Across the country, Japan aims to achieve a national average of ¥1,000 per hour and narrow the pay gap between regions.
Over the period, payroll jobs showed the largest increase in Queensland and the Northern Territory, each rising by 0.6% and 0.5% respectively.
Businesses are advised to stagger the start times of employees and implement flexible working hours, and refrain from cross-deploying workers.
The number of unemployed persons in April totalled 742,700 persons, falling by 0.1 percentage point or 10,500 persons month-on-month.
Fathers will be able to take a total of four weeks off within eight weeks of their child’s birth, and can choose to split the period into two breaks.
The subsidy package is set to benefit at least 7.3 million individuals, and will also be allocated to support various sectors.
The increase was partly due to a 0.5% drop in the consumer price index, and a y-o-y rebound in part-timers’ compensation.
Those receiving job-seeking benefits totalled 704,000 in May, in line with a downward trend of 759,000 in March, and 739,000 in April.
The programme targets improving the performances of 555,000 MSMEs and is expected to mobilise financing of US$15.5 billion.
Staff are encouraged to report incidents where their workplace exceeds the 60% capacity, or they are asked to work despite the need for quarantine.
Qualified SMEs for the new co-payment scheme include those that could not acquire a soft loan from Thailand’s central bank package.
An app records and encrypts data like work attendances based on facial recognition, and feedback from recruiters.
In April, a total of 92,100 people — comprising Singapore citizens and permanent residents — were unemployed.
The measures include cash handouts to welfare card holders and special groups, co-payments and cash rebates, and will be implemented from July.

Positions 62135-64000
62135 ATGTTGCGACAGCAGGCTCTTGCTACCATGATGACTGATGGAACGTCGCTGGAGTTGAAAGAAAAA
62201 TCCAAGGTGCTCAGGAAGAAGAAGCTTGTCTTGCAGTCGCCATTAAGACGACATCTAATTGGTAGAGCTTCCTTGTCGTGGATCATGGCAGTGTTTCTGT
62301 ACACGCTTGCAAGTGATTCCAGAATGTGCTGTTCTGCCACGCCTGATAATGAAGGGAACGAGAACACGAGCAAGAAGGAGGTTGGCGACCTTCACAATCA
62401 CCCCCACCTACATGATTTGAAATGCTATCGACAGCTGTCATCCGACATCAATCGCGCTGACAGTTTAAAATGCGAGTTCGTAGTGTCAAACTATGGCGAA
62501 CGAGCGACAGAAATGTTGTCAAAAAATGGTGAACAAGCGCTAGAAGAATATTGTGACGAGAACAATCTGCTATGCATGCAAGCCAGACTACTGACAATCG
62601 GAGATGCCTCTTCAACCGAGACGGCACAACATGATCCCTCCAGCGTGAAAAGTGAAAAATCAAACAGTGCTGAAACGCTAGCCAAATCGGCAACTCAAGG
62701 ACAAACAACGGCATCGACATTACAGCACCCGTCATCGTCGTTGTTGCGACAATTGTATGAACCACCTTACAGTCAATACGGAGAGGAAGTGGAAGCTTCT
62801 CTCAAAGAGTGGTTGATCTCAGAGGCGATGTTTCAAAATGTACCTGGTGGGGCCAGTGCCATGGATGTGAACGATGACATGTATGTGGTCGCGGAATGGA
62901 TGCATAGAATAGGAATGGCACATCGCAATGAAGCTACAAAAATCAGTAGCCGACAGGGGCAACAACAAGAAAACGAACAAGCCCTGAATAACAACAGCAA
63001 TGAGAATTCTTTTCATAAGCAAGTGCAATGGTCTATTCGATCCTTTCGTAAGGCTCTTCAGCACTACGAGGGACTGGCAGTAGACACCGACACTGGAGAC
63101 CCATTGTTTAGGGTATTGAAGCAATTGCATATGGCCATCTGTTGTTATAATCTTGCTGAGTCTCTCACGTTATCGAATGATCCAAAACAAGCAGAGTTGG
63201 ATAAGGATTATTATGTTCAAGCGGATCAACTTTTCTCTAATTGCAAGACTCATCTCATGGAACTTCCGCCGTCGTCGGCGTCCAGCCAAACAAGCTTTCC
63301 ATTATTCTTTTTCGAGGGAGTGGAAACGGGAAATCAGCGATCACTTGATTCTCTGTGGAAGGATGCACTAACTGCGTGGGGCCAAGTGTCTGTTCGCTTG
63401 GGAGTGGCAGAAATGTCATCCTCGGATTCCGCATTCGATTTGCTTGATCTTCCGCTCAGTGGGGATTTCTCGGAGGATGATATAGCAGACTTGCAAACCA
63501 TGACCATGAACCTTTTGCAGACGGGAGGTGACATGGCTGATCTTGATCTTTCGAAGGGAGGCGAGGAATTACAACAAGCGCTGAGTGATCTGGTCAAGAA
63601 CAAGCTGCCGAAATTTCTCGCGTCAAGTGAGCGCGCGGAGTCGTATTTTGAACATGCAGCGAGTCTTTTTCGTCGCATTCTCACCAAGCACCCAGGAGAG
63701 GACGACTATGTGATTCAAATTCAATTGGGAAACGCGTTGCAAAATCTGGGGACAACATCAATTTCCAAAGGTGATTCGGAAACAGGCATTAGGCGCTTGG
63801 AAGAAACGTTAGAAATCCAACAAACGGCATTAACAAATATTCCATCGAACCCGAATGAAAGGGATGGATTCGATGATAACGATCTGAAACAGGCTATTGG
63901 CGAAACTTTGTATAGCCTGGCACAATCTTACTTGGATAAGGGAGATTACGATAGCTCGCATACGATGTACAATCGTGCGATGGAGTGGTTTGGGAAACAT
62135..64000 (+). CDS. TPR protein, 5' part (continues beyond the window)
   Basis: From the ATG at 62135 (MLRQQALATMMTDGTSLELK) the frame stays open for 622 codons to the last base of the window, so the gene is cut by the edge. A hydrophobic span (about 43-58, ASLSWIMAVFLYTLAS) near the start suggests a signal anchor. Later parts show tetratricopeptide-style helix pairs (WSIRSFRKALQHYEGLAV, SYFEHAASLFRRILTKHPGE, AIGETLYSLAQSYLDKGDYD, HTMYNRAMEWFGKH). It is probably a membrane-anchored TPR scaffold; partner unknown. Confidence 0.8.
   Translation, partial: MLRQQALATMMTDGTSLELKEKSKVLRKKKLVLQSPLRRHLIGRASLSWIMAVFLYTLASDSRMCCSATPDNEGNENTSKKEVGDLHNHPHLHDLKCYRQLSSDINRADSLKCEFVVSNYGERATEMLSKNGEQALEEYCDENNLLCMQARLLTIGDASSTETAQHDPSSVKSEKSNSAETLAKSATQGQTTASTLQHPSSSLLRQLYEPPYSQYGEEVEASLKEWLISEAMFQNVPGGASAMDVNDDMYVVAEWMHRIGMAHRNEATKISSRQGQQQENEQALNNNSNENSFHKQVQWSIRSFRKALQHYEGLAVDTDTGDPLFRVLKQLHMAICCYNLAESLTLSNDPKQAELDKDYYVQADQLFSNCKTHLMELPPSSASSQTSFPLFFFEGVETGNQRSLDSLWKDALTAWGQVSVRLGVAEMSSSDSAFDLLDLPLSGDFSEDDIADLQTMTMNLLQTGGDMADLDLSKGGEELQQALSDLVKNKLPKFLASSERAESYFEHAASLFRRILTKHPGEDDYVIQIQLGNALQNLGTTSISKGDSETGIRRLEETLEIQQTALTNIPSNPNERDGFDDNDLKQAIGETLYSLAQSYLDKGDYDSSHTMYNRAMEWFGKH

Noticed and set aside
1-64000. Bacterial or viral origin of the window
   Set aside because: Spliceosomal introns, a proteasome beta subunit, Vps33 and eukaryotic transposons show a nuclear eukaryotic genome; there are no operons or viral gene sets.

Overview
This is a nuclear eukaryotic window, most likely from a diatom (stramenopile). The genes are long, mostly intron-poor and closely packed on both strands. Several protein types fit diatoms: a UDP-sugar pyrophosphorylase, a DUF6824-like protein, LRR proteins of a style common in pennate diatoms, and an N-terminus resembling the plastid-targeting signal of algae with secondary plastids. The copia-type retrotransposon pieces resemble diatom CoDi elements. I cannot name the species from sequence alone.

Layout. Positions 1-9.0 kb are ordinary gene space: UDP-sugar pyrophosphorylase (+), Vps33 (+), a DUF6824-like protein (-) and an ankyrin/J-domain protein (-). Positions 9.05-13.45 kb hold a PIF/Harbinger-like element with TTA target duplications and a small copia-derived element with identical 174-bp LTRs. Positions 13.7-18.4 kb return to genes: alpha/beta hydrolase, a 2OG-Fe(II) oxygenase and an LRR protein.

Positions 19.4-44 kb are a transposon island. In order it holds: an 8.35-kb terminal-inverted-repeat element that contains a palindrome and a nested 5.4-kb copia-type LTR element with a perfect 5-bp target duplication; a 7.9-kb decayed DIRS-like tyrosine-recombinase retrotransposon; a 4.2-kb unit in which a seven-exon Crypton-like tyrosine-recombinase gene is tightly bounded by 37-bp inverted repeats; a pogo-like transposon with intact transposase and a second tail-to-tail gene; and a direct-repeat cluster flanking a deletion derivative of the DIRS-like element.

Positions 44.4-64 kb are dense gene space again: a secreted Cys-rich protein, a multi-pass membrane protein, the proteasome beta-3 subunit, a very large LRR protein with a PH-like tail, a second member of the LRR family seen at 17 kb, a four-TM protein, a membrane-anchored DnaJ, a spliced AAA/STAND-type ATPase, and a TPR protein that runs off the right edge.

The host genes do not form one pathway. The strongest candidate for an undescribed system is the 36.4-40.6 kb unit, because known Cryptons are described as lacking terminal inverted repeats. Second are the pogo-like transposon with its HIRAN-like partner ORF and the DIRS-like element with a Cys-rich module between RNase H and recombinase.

While these job losses are linked to the end of its wage subsidy, more people are beginning to find jobs, says the treasury secretary.
The government has been asked to extend the wage subsidy programme throughout all phases of MCO and [Conditional] MCO, or at least till December.
This will apply to all government employees, which includes civil servants, non-civil service contract staff and post-retirement service contract staff.
RM$2.1 billion (US$0.51 billion) will be distributed to lower-income workers who earn less than RM5,000 (US$1,212) each month.
Enhanced wage support for select businesses affected by the city-state’s tighter measures has also been announced.
On Monday, it approved an additional NT$420 billion in stimulus spending to support the economy as business activities are curbed.
Selected workers and the self-employed in Taiwan can expect to receive subsidies ranging from US$361 to US$1,083.
The measures include assistance to the tourism industry, which has been hit badly by the outbreak, and support to retain jobs at smaller companies.
To encourage the flow of people from urban to regional areas, the government will raise the national average of minimum wages to ¥1,000 per hour.
The country is reporting almost 200,000 COVID-19 cases daily, causing many local governments to impose curbs to control the spread of the virus.
These include making sure that premises are equipped with a safe entry QR code, thermometers and hand sanitisers
The proposal would allow workers who have to take unpaid leave to take care of their children to apply for the subsidies.
Some companies, both in the public and private sector, have already begun lining up its vaccination programme for their staff and family members.
This brings the total amount of a COVID-19 response fund to RM$65 billion, most of which has been allocated to save jobs and subsidise daily expenses.
The government has further tightened MCO measures, which include a mandate of more WFH arrangements and a cap on operating hours.
Official figures also show an improvement in youth unemployment, which is now better than at the start of the pandemic.